- Vacant space above an Indian takeaway in Albert Road that has been empty for seven years to be converted into four new flats
- Property in Julian Street transformed thanks to financial help from the Council
Plymouth City Council has helped turn more long term empty properties in the city into homes, including vacant space above an Indian takeaway.
As part of the Council’s ongoing work to tackle long term empty homes, they have provided £150,000 financial assistance to convert a maisonette that had been empty for seven years above an Indian takeaway in Albert Road into four new flats. Construction is due to start imminently with tenants expected to move in around September. The Council has also provided £29,595 to help bring a property in Julian Street back into use.
It was recently announced that Council Tax on long term empty properties will be going up to 200 per cent on 1 April. The Council also announced that it was starting enforced sale proceedings on a derelict house in Beauchamp Road, and unveiled the dramatic transformation of the site at Widey Lane which the Council compulsorily purchased in 2016.
Councillor Chris Penberthy, Cabinet Member for Housing and Cooperative Development for Plymouth City Council, said: “I am delighted that we have managed to bring more long term empty properties in the city back into use, and this also forms a key part of our ambitious new Plan for Homes.
“Homes that are left empty for a long time are a wasted resource, empty home owners could be losing up to £10,000 per year in rent, and they can also become an eyesore. They are subject to vandalism, vermin and anti-social behaviour, and can also reduce the value of neighbouring properties by up to 20 per cent.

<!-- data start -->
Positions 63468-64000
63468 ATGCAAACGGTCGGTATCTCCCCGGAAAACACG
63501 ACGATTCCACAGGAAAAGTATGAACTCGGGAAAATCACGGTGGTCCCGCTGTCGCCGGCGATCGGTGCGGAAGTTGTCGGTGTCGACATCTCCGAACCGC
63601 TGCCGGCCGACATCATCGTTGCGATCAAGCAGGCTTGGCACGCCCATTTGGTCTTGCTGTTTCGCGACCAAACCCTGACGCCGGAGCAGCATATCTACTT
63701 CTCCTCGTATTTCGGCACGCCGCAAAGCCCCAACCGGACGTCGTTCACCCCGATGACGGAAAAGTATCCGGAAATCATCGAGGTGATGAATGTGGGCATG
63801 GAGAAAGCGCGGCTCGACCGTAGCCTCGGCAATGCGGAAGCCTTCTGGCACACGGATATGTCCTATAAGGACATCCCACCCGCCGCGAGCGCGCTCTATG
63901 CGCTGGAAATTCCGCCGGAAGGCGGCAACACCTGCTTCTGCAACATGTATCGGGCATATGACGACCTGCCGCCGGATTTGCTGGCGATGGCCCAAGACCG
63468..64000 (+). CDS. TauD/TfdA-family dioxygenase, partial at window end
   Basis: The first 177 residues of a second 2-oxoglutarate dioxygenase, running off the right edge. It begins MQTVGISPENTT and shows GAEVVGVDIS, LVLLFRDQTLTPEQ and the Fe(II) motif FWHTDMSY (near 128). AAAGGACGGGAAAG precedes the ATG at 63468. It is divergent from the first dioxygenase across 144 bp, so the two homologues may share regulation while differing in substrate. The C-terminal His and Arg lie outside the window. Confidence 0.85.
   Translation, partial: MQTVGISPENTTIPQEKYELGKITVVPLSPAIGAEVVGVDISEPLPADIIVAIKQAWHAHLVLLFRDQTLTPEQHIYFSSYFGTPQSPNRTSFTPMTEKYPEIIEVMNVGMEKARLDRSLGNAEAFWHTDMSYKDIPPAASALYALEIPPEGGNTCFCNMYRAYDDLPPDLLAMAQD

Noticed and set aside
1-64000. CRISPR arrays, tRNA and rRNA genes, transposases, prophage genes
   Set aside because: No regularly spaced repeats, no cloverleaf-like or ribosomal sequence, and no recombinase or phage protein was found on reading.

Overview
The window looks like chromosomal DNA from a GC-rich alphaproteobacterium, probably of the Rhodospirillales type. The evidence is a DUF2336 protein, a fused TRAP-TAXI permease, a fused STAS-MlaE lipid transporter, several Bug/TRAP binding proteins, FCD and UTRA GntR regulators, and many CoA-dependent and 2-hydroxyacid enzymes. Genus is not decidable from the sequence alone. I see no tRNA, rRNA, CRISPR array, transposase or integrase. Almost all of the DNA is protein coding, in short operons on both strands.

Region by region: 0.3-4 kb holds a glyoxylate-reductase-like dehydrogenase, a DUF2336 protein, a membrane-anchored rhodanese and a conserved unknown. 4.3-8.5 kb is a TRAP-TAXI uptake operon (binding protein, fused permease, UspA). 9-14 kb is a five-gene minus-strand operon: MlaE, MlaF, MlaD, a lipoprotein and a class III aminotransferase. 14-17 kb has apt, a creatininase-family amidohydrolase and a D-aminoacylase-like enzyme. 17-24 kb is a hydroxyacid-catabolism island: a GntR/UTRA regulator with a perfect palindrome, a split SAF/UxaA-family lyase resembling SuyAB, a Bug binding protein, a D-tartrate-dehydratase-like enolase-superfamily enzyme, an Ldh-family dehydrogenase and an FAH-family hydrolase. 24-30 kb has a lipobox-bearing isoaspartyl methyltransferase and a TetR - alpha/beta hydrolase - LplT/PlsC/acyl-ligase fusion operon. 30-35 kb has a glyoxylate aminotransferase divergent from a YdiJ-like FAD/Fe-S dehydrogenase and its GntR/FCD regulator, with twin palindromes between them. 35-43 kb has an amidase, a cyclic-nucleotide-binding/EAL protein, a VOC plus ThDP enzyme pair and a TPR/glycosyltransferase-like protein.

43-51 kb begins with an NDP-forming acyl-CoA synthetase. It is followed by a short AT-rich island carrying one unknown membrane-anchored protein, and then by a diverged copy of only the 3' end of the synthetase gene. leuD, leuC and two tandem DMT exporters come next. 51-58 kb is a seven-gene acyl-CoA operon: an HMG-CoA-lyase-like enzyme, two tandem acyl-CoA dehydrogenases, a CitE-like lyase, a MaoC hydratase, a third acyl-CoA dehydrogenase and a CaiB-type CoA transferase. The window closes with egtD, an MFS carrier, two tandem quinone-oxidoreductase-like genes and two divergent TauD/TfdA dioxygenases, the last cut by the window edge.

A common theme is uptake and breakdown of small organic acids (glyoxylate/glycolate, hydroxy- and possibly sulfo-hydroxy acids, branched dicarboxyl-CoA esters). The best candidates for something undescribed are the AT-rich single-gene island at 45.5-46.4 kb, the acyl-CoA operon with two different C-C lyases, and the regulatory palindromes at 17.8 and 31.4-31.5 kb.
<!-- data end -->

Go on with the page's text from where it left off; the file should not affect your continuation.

“Where possible, our preference is always to work with empty home owners to help them turn their properties into a home that someone can live in, and these are both good examples of where we have been able to do that. But as we have shown recently, if we can’t do this we are prepared to take tough action if necessary with compulsory purchase orders or enforced sales – but that is always the last resort.”
The site at Julian Street is a three bed house that had been empty for two years and had damp, unsafe stairs, inadequate heating and needed a new bathroom and kitchen. The owner approached the Council after seeing publicity about its’ financial assistance scheme. It has now been fully renovated and will be let via the EasyLet affordable housing scheme.
The recent press release on the transformation of the long term empty homes site at Widey Lane: http://plymouthnewsroom.co.uk/empty-homes-crackdown-doubling-council-tax-empty-properties-enforced-sale/